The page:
Build a Better Bus Network
Buses are the backbone of every transit network in the nation, even in major cities like Chicago, Austin, and Phoenix. Buses can cover vast areas and make new connections between everyday destinations and other transit services much more easily than rail services and at a fraction of the cost. Unlike rail, buses can quickly respond to changing conditions, and the CONNECT Beyond region will see many changes in the next 20 years. As new employment centers emerge and the region’s population increases, existing bus services can increase service frequency, service hours, and route length and alignment to meet the region’s changing transportation needs. New bus routes should also be added to provide new connections.
Enhancing existing bus routes and providing new high quality bus routes will help build a foundation of regional transit demand and ridership, which is the necessary precursor for implementing high capacity transit services like bus rapid transit and light rail. Making improvements to our regional bus network cannot be underestimated, because a quality bus network allows users to make crucial multimodal connections to other alternative mobility services and provides access to destinations that may offer economic, social, and educational opportunities.
The Region's Network Today
Currently, the CONNECT Beyond region has multiple transit agencies providing local and regional bus services for residents and visitors. In our region, residents and visitors rarely stay in one jurisdiction and are often traveling across municipal, county, and state lines to get to their key everyday destinations. This means that those who use public bus services to travel around our region often must use various different transit services each operated by different transit providers to get to where they want to and need to go. This makes using public transportation complicated, because currently each transit provider has different route frequencies, fare systems and prices, hours of services, promotional websites and phone applications, and transit amenities.
- 2 States
- 12 Counties
- 6 Fixed-Route Providers*
- 11 Community Transportation Providers
- $200M In Total Operating Costs All Agencies
- 24.4M+ Total Transit Trips All Agencies (2018)**
Understanding Our Existing Bus Network
To fully understand the needs of fixed-route transit service providers in our region and their current operating practices, CONNECT Beyond conducted an Existing Transit Systems Evaluation and targeted stakeholder engagement efforts.
The Existing Transit System Evaluation included:
- Inventory of transit services
- System level performance analysis
- Review of service standards and performance measures
- Field observations
Targeted Stakeholder Engagement Efforts included:
- Transit provider surveys and interviews
- Strength, weakness, opportunities, and threats analysis workshop
- Interactive long-range planning workshop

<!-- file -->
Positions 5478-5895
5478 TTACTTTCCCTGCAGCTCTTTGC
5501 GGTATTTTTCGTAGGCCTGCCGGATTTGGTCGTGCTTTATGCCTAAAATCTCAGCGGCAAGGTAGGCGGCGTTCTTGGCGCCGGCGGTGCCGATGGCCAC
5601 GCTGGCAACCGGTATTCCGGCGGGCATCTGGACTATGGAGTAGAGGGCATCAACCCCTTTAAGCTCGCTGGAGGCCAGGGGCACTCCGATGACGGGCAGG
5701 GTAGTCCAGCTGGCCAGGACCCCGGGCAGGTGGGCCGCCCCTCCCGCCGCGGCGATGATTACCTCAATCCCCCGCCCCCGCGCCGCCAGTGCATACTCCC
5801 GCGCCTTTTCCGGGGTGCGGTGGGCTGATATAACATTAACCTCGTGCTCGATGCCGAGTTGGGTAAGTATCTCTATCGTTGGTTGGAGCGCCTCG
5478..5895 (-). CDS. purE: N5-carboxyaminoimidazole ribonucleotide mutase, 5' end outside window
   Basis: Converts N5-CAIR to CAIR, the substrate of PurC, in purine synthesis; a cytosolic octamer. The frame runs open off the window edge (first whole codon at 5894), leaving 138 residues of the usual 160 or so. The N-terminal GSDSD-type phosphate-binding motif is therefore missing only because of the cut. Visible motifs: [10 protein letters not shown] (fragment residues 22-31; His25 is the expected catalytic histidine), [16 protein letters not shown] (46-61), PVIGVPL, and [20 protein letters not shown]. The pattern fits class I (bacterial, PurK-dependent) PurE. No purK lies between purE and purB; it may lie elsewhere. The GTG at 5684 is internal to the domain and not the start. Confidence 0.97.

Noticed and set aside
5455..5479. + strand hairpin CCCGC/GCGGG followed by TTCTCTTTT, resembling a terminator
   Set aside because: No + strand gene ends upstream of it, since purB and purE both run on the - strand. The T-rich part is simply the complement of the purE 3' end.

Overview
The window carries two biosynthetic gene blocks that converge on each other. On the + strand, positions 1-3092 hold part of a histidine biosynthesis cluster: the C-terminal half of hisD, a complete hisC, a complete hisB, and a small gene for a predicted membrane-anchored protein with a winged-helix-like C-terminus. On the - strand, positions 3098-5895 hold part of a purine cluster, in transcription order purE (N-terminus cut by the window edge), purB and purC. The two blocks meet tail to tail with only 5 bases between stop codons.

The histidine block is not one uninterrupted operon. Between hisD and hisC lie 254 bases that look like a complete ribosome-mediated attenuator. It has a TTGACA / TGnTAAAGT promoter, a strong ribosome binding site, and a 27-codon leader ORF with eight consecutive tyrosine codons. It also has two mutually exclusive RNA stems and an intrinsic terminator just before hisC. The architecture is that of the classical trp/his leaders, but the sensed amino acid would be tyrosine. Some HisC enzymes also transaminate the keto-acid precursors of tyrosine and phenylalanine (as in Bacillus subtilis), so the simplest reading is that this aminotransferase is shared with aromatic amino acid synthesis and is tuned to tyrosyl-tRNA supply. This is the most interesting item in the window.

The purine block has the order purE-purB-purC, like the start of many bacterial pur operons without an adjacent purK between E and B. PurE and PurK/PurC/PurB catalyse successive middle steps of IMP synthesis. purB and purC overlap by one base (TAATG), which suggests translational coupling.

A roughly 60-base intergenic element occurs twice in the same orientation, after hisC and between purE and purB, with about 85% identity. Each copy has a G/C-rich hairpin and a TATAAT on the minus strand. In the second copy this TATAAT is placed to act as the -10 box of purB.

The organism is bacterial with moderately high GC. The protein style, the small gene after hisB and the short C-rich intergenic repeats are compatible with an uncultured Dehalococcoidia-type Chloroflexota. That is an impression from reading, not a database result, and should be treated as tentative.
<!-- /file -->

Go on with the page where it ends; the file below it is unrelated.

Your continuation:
To learn more, refer to Section 4 in the CONNECT Beyond Regional Mobility Plan.Read the Final Plan
How We'll Get There: Bus Network Recommendations
Establish a CONNECT Beyond Service Planning Working GroupTimeframe: Immediate
With no current coordinated regional service plan, it is very difficult for the region’s transit riders to travel between systems. The Service Planning Working Group will provide the region with a dedicated team of transit operation professionals to lead service planning for the region.
Implement a Mobility Education CampaignTimeframe: Immediate
Develop and maintain a regional marketing campaign to educate the region on the value of transit, the value of multimodal options, current and future mobility options, as well as how to stay involved in helping further transit in the CONNECT Beyond region.
Leverage Existing FundingTimeframe: Immediate
Coordinate on funding efforts to maximize current and future state and federal grant funding opportunities.
Adopt Regional Transit Standards and Performance MeasuresTimeframe: Immediate
Develop and adopt regional transit standards and performance measures (TSPM) which establish network design consistency for elements such as the hours of service and frequency of service by service time, and metrics for evaluating service performance.
More Transit Access Networks and Mobility HubsTimeframe: Near-Term
For all mobility hubs and Recommended High Capacity Transit (HCT) Corridors, coordinate with State Departments of Transportations and Metropolitan Planning Organizations to incorporate space for transit in highway and land use plans, strategically advance the active transportation corridor to make connections, and integrate HCT investments into the planning and design process for major arterials.
Create Transit Workforce of TomorrowTimeframe: Near-Term
The future of mobility will include more on-demand services and bus fleet electrification. To ensure that the region’s transit workforce is ready to meet the technology needs of the future, we must prepare today.
Expanding Fixed-Route Transit into Recommended HCT CorridorsTimeframe: Mid-Term
Implement local bus service in Recommended High Capacity Transit Corridors to establish a ridership base to compete for and justify future HCT investment..
More and New Services, Coverage Area, Connections, Capital EquipmentTimeframe: Mid-Term
Enhance transit service (e.g., hours of service, days of service, service frequency) to match regional transit service standards and expand the system coverage area.